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Hello Hay Fever: Understanding Allergies

Mar 25, 2020 11:38AM
Seasonal hay fever, or allergic rhinitis, is extremely common in the U.S., affecting approximately 10-15% of the population. “That is somewhere around 30-40 million people,” says Matthew S. Bowdish, MD, FAAAAI, FACAAI, allergist and immunologist at The Allergy Center at Sacramento ENT.
Allergic rhinitis is inflammation in the nose when an immune system overreacts to allergens in the air, explains Binita Mandal, MD, allergist and immunologist at Dignity Health Mercy Medical Group. Yet, seasonal hay fever is just one type of allergy affecting us. “There are several types of allergies, including environmental, drug, stinging insect (bees, venoms), foods, and chemicals causing dermatologic reactions. The most common of these is seasonal allergies; in the Sacramento area, tree and grass pollen season can stretch from February through June or longer.”
What are the allergic agents around you? Jennifer Niemeyer, DAOM, LAc, of The Root Wellness, says, “People [are allergic to a] variety of things, including grasses, dust, mold, flower pollen, and tree pollen.” According to Ali Amirzadeh, MD, allergist and immunologist at Dignity Health Mercy Medical Group, common symptoms of a seasonal allergy attack include a runny and stuffy nose, sneezing, itchy and red eyes, and breathing problems such as wheezing, shortness of breath, and chest tightness, while skin symptoms can include hives and swelling.
Jamie Brinkley, ND, at Revolutions Naturopathic, further explains why the body responds with these reactions. “Our immune system interacts with the environment on a daily basis assessing if something is ‘self’ or ‘other’ and ‘threat’ or ‘not a threat,’” she says. “We get allergies when that system has decided this particle is harmful and an inflammatory response is warranted.”
As allergy season is officially upon us, sufferers can do their part to help remedy their symptoms. Dr. Bowdish recommends checking local pollen counts for your specific area. “Just Google the term ‘pollen count’ with your city name, and you should be able to get a general idea of what pollens are most active at that time,” he says. “Some allergy practices will also hand count pollens throughout the season, which can be the most accurate pollen counts since they’ll be individualized for your area rather than based upon weather patterns.”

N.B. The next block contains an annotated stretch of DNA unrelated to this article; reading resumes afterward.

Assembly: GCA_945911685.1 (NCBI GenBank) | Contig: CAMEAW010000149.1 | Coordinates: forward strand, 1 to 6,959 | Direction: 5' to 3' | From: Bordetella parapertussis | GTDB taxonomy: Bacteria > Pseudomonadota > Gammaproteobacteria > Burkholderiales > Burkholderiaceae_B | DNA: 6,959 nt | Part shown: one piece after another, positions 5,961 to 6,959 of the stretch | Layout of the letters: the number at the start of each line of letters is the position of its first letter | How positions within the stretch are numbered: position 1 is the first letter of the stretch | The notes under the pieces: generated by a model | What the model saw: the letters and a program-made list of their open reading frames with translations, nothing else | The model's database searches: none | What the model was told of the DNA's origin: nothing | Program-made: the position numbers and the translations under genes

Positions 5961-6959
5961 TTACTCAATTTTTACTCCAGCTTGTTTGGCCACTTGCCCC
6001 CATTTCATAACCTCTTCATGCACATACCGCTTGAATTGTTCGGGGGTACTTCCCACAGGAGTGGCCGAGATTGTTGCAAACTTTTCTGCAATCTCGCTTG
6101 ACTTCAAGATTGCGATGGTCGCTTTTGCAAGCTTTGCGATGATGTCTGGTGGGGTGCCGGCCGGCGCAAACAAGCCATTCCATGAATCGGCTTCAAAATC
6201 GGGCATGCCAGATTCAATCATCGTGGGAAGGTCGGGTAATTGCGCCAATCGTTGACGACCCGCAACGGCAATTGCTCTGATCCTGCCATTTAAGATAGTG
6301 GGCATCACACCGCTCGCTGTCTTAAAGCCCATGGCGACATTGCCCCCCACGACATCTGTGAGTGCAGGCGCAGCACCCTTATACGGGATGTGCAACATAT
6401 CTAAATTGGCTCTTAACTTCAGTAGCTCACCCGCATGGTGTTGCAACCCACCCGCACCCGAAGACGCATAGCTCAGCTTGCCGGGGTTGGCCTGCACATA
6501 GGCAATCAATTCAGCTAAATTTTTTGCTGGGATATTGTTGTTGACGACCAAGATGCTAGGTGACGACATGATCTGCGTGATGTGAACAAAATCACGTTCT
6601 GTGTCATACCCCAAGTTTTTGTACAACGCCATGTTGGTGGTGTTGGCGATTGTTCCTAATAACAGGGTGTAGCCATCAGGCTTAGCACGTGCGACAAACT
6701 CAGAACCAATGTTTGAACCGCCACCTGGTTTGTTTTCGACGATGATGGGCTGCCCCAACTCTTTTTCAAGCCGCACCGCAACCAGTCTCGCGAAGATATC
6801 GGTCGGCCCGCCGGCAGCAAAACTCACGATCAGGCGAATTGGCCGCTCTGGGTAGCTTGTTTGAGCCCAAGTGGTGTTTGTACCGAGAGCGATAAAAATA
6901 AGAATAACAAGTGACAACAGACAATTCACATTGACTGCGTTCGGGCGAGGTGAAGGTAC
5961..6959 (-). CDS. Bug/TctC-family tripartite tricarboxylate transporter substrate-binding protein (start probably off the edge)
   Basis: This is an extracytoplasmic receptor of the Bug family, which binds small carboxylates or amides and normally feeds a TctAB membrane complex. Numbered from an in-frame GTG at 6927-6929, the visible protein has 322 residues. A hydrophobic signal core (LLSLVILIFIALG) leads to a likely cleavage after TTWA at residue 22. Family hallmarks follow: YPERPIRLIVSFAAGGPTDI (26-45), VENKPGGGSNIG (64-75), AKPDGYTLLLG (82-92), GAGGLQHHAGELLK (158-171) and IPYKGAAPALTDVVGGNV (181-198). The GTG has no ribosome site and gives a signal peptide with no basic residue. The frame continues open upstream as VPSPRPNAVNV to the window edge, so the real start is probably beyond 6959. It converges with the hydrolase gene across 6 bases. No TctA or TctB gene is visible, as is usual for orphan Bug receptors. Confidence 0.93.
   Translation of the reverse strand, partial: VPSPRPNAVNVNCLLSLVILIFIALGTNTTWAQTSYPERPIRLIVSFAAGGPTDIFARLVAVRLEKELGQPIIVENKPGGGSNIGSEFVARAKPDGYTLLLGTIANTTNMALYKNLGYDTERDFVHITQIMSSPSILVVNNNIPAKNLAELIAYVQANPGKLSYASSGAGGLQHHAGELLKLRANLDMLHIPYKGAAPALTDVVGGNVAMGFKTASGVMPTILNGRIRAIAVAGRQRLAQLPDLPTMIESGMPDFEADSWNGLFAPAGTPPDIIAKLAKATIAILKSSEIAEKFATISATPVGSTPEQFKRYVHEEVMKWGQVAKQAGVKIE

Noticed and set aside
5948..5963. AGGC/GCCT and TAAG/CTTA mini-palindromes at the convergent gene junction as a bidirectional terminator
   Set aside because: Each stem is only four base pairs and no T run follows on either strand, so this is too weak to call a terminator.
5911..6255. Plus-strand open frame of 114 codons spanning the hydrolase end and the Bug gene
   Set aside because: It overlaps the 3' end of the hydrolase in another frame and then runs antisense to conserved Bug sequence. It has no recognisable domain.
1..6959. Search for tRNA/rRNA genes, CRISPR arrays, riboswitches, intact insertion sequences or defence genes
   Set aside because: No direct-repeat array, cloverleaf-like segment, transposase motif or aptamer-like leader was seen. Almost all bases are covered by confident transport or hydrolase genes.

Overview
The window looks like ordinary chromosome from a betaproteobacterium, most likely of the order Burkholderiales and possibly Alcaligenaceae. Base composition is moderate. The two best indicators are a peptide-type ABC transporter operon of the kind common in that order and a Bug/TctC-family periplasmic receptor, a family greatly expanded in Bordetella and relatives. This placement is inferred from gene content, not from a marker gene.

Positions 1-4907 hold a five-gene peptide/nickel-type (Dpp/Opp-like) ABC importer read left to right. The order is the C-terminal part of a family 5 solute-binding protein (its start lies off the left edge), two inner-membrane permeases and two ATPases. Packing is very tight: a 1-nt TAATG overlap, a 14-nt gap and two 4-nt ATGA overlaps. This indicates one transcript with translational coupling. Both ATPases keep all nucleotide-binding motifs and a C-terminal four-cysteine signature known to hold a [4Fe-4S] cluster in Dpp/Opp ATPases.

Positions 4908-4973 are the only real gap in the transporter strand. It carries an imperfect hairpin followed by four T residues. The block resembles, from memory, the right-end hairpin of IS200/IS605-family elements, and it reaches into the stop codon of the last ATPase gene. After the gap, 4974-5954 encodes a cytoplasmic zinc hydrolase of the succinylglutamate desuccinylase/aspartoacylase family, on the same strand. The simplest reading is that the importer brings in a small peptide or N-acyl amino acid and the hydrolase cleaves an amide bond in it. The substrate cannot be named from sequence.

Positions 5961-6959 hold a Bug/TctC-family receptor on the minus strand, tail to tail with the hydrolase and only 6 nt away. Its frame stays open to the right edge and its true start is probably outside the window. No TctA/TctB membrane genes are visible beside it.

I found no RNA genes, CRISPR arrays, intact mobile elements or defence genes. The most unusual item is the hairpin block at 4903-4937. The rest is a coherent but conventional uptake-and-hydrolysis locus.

Troy Scribner, MD, an allergy specialist in the Department of Allergy & Immunology at Kaiser Permanente Roseville, says the primary treatments for allergies tend to be medication that can be obtained easily, including oral antihistamines, such as diphenhydramine, cetirizine, fexofenadine, and loratadine. “For individuals who have moderate to severe symptoms or persistent symptoms, the use of a steroid nasal spray tends to be the most effective treatment,” he says. “Steroid nasal sprays help to prevent the inflammation that leads to allergy symptoms and work best when used consistently. Both the steroid nasal sprays and the antihistamines can be used together for better results.”
Dr. Brinkley suggests eating a low-histamine diet during the worst of your allergy season, which “includes a diet rich in fresh meat and freshly caught fish; non-citrus fruits; eggs; gluten-free grains, such as quinoa and rice; dairy substitutes, such as coconut milk and almond milk; fresh vegetables (except tomatoes, avocados, spinach, and eggplant); and cooking oils, such as olive oil,” she says. “There are many herbs and supplements that can be helpful during allergy season, too. My current favorite is freeze-dried stinging nettle leaf.” She also suggests allergy sufferers use a HEPA air filter in their bedroom when they sleep; shower at night so that outdoor pollen is removed before it can deposit into your bed; and use a daily sinus rinses or neti pot with saline to help remove allergens from nasal passages and keep sinuses clear.
Another way to treat allergies is with allergen-specific immunotherapy (SIT), Dr. Bowdish says. “Immunotherapy changes the body’s immune system by toning down the allergic response over time and better controlling the overactive inflammatory pathways,” he says. “Immunotherapy can be given either via a subcutaneous injection or with sublingual tablets or drops. The limitation with immunotherapy is that it takes several months before the treatment protocol kicks in.”
If you require multiple treatments to get relief, there may be additional treatment options, including some that are more long-term. “Talk to your doctor to discuss a plan that will work best for you,” Dr. Scribner says.

by  Kourtney Jason